Your trusty DevOps Theme Team here! As Forrester analysts, we keep an eye on mergers and acquisitions; it’s part of our job. It’s certainly been an interesting eight months or so since the pandemic hit. A cursory glance shows 25-plus acquisitions in the last eight months in the DevOps and related IT management spaces, and this feels like an elevated pace. In fact, the pandemic has increased uncertainty, and the market (according to the VIX Index) remains volatile relative to historical standards. We think that this volatility is resulting in some attractive bargains, with investors wanting to shift more to cash and with company leaders feeling a desire to be part of larger enterprises.
Therefore, it’s a good time to reflect a little on mergers in software. Growth-by-acquisition software firms are nothing new. The industry ecosystem is based on VC-led innovation that either leads to IPOs or (more frequently) acquisitions. Some firms specialize in acquiring and assembling portfolios. Computer Associates (CA) was one of the first to perfect such a business model. IBM, HP Software, BMC, and many other old-guard software firms also grew in large measure by acquisition.
The well-known downside of acquisition, however, was pithily stated by Oracle’s Larry Ellison, who said that CA was “where software goes to die.” Portfolio firms assemble cash cows and milk them; they are less often in the business of innovation. And from a customer perspective, the whole is often less than the sum of the parts. While sales teams at portfolio companies speak glowingly of integration, the reality is that with stretched engineering budgets, a “platform” of acquired products tends to be lumpy and disjointed, requiring the customer to address hard integration questions that ideally the vendor should solve.
Some of the old portfolio companies have themselves been acquired (CA by Broadcom; HP by Micro Focus). But we’re observing new players emerging, as well. Atlassian in particular is assembling a diverse portfolio that presents integration challenges, as is Digital.ai. The acquisition of Chef by Progress Software (run by a CA veteran) also seems to be more of a portfolio play.
Regardless, customers do appreciate integrations that “just work.” And integrations at least at a technical level are somewhat easier these days, with REST/JSON APIs, generally greater maturity in stitching systems together, and a growing ecosystem of vendors specializing in bridges of various forms. For examples of vendors that acquire and then integrate, look at GitHub and GitLab, each of which has acquired companies that specialize in pre-release security testing. In both cases, the acquisitions represent new features that get built into the existing user experience, rather than extra products sold separately. ServiceNow also tends to fully integrate acquisitions on the Now Platform.
In conclusion, the success, or failure, of any acquisition that fills a niche or larger capability gap needs to be judged by how well it fits into the broader vendor product ecosystem, providing seamless value for the customer. If the new acquisition is a gatherer and processor of data that can readily be integrated into the main platform, then it’s a win. If all you end up with is another loosely integrated dashboard that requires constant context switching to utilize, your gains are marginal at best.
Here for your benefit is our joint list of acquisitions that made our radar, with occasional notes.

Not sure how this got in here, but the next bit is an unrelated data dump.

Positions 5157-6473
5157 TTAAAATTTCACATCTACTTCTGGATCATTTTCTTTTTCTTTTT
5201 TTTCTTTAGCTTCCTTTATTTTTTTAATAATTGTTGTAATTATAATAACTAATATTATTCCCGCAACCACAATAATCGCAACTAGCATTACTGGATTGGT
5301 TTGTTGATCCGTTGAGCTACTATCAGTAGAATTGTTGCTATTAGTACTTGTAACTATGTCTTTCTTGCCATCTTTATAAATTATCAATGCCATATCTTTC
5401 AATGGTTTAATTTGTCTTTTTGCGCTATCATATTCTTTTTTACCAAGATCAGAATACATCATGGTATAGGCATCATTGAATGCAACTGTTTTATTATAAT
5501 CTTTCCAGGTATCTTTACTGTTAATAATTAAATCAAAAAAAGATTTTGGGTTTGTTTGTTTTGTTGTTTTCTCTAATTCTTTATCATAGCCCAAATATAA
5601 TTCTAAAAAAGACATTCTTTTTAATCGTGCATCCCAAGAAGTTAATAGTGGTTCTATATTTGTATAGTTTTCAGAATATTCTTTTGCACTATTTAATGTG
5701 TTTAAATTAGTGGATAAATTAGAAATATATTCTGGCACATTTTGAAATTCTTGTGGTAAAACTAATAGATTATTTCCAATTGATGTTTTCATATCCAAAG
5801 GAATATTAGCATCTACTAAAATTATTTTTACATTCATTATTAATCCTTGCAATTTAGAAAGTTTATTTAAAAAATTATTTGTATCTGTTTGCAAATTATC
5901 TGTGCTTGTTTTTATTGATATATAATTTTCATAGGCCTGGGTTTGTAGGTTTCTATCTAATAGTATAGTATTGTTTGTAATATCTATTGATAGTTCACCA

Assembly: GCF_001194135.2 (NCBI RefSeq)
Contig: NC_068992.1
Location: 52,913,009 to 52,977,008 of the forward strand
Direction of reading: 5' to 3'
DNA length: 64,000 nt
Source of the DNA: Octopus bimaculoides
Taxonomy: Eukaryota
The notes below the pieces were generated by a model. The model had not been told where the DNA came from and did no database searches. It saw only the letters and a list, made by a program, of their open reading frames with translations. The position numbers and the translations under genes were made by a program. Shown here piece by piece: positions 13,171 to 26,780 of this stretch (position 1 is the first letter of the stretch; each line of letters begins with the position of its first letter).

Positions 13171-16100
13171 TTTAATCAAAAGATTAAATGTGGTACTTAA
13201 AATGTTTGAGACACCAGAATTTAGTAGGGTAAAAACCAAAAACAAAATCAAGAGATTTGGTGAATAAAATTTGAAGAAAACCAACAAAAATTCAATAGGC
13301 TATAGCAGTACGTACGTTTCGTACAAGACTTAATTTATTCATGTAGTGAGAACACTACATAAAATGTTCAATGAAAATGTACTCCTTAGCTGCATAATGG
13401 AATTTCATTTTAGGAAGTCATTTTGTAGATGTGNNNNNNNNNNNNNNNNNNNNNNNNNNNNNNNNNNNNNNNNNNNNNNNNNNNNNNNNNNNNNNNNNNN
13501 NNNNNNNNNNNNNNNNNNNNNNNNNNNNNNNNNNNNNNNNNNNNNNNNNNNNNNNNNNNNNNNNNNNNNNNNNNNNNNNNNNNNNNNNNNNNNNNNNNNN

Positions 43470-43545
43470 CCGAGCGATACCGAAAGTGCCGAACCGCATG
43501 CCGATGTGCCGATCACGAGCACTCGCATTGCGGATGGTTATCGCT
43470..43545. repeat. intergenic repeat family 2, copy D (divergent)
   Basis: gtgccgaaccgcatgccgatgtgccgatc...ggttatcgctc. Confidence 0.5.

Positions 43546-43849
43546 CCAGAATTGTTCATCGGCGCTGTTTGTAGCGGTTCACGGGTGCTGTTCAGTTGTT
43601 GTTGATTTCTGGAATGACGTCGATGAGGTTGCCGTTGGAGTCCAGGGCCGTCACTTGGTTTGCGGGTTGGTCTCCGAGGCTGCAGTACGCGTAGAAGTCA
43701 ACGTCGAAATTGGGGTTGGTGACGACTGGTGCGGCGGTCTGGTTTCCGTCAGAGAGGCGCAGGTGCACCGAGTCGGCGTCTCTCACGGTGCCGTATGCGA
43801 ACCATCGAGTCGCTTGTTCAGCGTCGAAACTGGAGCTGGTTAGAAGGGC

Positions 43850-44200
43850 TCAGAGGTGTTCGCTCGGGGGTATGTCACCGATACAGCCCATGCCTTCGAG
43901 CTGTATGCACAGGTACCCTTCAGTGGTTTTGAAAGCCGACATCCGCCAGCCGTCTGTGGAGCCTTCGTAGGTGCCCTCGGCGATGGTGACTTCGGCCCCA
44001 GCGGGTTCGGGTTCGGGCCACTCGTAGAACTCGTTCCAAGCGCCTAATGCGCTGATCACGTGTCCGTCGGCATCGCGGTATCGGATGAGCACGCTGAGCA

|Date (press releases linked)
|Adds DAST and API scanning technology to Synopsys
|On-demand education for security skills for developers
|“Security by design” at front end of lifecycle to enhance Digital.ai’s DevSecOps capabilities
|AIOps and beyond analytics relevant to integrated digital pipeline. Will serve as central data model.
|Enables VMWare to better secure containers
|Strengthens testing/QA capabilities
|Fuzzit and Peach Tech
|Enhances GitLab’s DevSecOps capabilities with advanced testing
|Takes ServiceNow CMDB deeper into element-level configuration management
|Signals BMC’s ongoing commitment to mainframe market
|Murray Cantor (lead Rational quant and math whiz) — built engine operationalizing concepts pioneered by Don Reinertsen — queuing and cost-of-delay analysis for prediction/decision support
|Fixes key weakness in Atlassian Service Desk CMDB/ITAM capability
|Kubernetes management platform acquired by SUSE
|Strategic response to Armory with Spinnaker; Harness needed a community play
|Extends Datadog reach into upstream development, left-shifting analysis of potential performance problems
|Strengthens Smartbear’s presence in Atlassian ecosystem
|Brings in Kubernetes-native IDE
|Portfolio company best known for legacy 4GL, led by CA veteran. Chef impacted by immediate layoffs, including some from engineering team.
|Deepens VMware’s configuration management capabilities
|Unified endpoint management, ESM
|Fills a historical gap in Ivanti offering with a long-time leader in mobile device management; bolsters Ivanti’s Zero Trust capability with MobileIron’s passwordless authentication capabilities
|Adds runbook automation to PagerDuty’s incident response platform
|Expands Splunk’s APM and DEM capabilities
|AI enhancements for BMC Helix
|Cloud-native application security capabilities and expertise for containers and service mesh in Kubernetes environments
|Web application security to strengthen Fastly’s “cloud to the edge” strategy
|Cross-industry AI applications; founded by Turing Award winner Yoshua Bengio, “godfather of AI”
|Secure access and mobile security solutions
For Forrester clients, we are at the ready to take inquiry about these or any other DevOps acquisitions to give you our opinion about whether it will integrate with success or not.